Edward Kraus was born in Germany and became a naturalized citizen in 1855. He would go on to sponsor several men for citizenship in Sacramento. His primary occupation was as a hotel keeper in Sacramento. In 1865 he advertised for information on the whereabouts of Nicolaus Weier with the cryptic message.
Kraus helped found the Sacramento Hussars that emulated the Hungarian light horsemen cavalry regiment. He was also involved with the German community in Sacramento, along with Augustus Heilbron. One of the German communities’ goals in 1869 was to get the Sacramento public school system to teach the German language.
Kraus died in March 1890. His funeral announcement noted the Exempt Fireman’s Association and the Sacramento Hussar Band was in attendance. The Sacramento Daily Union reported it was one of the largest funerals that had taken place in the city in sometime.
Sale of Cornelius Bagnall Property To John Stott
Lansing also presided over the sale of several Sacramento city lots for delinquent taxes from the 1866 – 1867 period. The lots were owned by Cornelius Bagnall and the high bidder was John Stott.
Judgement December 31, 1867 against C. & J. Bagnall
John Doe Richard Roe and the piece or parcel of land known and described as lots No. one (1), three (3), four (4), five (5) and seven (7) in the block between M and N and Twenty-fifth (25th) and Twenty-sixth (26th) streets and the improvements on lot number two (2) of said blocks in the city and County of Sacramento and State of California for the of Four 60/100 dollars for City taxes levied for the year 1866 – 7 and $8 05/100 costs.
Commanded on the 21st January 1868 to sell real estate. Sold February 17, 1868 to John Stott for Sixteen 65/100. Witness James Lansing Ex-Sheriff, August 19, 1868. Recorded August 22, 1868, Book no. 42 of tax deeds on pages 370 and 371.
Bagnall, who was from England, was listed as one of the owners of the lots. Bagnall listed his occupation as dairyman in 1867. He died in 1877 at the age of 73.
John Stott was also from England. In 1866 Stott listed his occupation as plasterer and lived on 6th Street between G and H. By 1872 Stott was listing his occupation as proprietor of the Free and Easy Saloon at 2nd and K Streets, which was also listed as his residence. At the time of the purchase of the lots from Lansing, Stott was only 37 years old. Stott died in 1887 at the age of 57. The cause of death was listed as Bright’s Disease. Today, Bright’s disease is known as acute or chronic nephritis. A kidney disease characterized by swollen kidneys, albumin in the urine, accompanied with high blood pressure.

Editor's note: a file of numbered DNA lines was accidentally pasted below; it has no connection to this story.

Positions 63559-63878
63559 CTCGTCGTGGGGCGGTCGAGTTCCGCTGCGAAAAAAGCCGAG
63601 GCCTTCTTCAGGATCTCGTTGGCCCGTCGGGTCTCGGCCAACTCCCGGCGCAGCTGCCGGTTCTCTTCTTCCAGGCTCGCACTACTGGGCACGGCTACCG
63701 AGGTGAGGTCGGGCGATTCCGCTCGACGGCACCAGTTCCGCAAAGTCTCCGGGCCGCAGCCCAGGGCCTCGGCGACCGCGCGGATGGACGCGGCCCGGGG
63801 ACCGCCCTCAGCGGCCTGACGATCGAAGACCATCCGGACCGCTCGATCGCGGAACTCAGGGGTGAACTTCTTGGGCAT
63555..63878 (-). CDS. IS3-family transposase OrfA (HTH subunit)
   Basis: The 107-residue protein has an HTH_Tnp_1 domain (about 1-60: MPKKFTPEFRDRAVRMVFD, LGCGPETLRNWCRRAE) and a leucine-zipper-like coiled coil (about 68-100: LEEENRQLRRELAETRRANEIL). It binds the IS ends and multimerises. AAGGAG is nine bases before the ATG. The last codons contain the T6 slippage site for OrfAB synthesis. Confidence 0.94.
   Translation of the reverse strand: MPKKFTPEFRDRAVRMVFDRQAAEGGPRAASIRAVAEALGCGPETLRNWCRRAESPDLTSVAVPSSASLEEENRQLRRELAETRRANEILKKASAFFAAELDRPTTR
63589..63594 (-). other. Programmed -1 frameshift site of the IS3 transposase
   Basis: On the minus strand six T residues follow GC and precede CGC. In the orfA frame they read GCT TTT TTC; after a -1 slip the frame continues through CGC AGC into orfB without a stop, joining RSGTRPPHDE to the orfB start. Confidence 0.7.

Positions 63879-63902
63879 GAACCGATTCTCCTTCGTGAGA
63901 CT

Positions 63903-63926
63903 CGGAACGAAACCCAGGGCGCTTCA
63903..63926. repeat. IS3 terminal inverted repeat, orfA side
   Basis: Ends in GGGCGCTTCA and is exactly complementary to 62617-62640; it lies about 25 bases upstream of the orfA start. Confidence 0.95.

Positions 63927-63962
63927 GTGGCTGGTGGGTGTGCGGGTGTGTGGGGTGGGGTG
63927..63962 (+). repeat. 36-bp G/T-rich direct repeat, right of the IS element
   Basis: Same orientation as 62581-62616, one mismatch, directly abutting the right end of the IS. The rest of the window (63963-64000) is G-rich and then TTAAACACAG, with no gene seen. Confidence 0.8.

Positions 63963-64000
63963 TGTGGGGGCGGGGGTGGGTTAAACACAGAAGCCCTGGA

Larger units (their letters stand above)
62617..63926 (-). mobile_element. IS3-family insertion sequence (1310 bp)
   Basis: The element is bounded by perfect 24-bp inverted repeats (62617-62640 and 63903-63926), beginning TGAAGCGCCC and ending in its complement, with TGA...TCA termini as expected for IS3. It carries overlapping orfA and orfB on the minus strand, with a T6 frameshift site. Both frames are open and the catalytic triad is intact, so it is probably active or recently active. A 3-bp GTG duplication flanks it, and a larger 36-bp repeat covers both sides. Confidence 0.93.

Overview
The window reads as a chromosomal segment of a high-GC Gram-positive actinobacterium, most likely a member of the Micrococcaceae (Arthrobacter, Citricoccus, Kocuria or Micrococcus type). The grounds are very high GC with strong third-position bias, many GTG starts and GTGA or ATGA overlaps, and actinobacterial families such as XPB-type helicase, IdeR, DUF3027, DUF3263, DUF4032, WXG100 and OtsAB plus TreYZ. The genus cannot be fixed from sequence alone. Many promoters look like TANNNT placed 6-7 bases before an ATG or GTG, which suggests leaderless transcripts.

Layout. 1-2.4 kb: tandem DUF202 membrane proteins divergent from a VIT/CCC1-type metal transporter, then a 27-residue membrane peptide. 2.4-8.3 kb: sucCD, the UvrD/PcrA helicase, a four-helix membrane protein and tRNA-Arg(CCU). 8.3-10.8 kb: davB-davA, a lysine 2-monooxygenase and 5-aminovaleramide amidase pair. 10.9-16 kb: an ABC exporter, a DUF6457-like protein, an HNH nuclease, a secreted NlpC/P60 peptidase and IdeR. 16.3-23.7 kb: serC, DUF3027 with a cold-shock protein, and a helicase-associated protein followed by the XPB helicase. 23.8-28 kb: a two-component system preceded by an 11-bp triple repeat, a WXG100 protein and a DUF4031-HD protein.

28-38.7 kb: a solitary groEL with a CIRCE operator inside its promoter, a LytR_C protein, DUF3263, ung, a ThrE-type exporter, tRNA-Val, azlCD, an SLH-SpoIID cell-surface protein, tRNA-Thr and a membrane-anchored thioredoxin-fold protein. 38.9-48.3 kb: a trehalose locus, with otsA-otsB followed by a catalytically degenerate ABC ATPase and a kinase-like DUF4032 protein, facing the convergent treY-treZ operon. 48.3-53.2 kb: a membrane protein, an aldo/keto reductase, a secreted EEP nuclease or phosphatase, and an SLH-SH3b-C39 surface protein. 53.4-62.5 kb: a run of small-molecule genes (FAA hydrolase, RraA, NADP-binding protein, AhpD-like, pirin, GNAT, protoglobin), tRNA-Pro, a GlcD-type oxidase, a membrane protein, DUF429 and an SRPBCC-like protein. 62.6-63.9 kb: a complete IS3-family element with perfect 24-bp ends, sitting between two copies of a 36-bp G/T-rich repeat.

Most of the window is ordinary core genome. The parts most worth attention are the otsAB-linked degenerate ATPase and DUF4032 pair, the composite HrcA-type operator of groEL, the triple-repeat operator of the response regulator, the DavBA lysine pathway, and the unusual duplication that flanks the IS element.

There is a deed recording of property from Stott to Bagnall. It’s possible, Stott bought the property and then deeded it back to Bagnall.
1,000 Acres on Tyler Island Sold to Coffroth and Spaulding
On September 21, 1866, the Sixth Judicial District Court in Sacramento ruled in favor of O. Doherty against S. C. Tyler for the sum of $3,088.41. I could not find any mention over what the dispute was regarding. Both Doherty and Tyler were property owners in Sacramento-San Joaquin Delta region, better known in the day as Swamp and Overflow Lands.
To settle the judgement, Sheriff Lansing auctioned off 1,000 of delta land owned by S. C. Tyler. The property description being:
All the right title interest and claim in law as well as in Equity of the said defendant S. C. Tyler, of in and to all that certain Real Estate situated, lying and being in the County of Sacramento and State of California, and known and described as a tract of land on the upper end of Tyler Island, running down Georgiana Slough one mile. Thence direct to H. Garretts north line, running thence east to the Mokelumne River, thence up said river to Tyler Slough, thence down Tyler Slough to Sacramento River. Containing one thousand (1,000) acres of land, together with all and singular the buildings and improvements thereunto attached and belonging.
The high bidder was the law firm of Coffroth and Spaulding for $2,000 on October 22, 1866.
James Coffroth was active in local Sacramento politics and at one point on the state central committee for the Democratic party in 1866. As a local attorney, Coffroth represented many different people from criminal offences to civil litigation. Coffroth and Spaulding were also property owners and purchased distressed properties. They owned bridge on Cosumnes River, damaged by floods in 1866.
Higher resolution images of the document can be found in the IMK File Explorer 1866 Sheriff Lansing Sacramento
In can be difficult to trace the ultimate disposition of properties from the Sheriff Sales. However, on the Sacramento County online deed search, Coffroth and Spaulding did sell land to Louis Winter, who was already a property owner on Tyler Island. This may be the land they purchased at auction.
Sources of the information for this post are Ancestry.com, California Digital Newspaper Collection, Sacramento County Vital Records.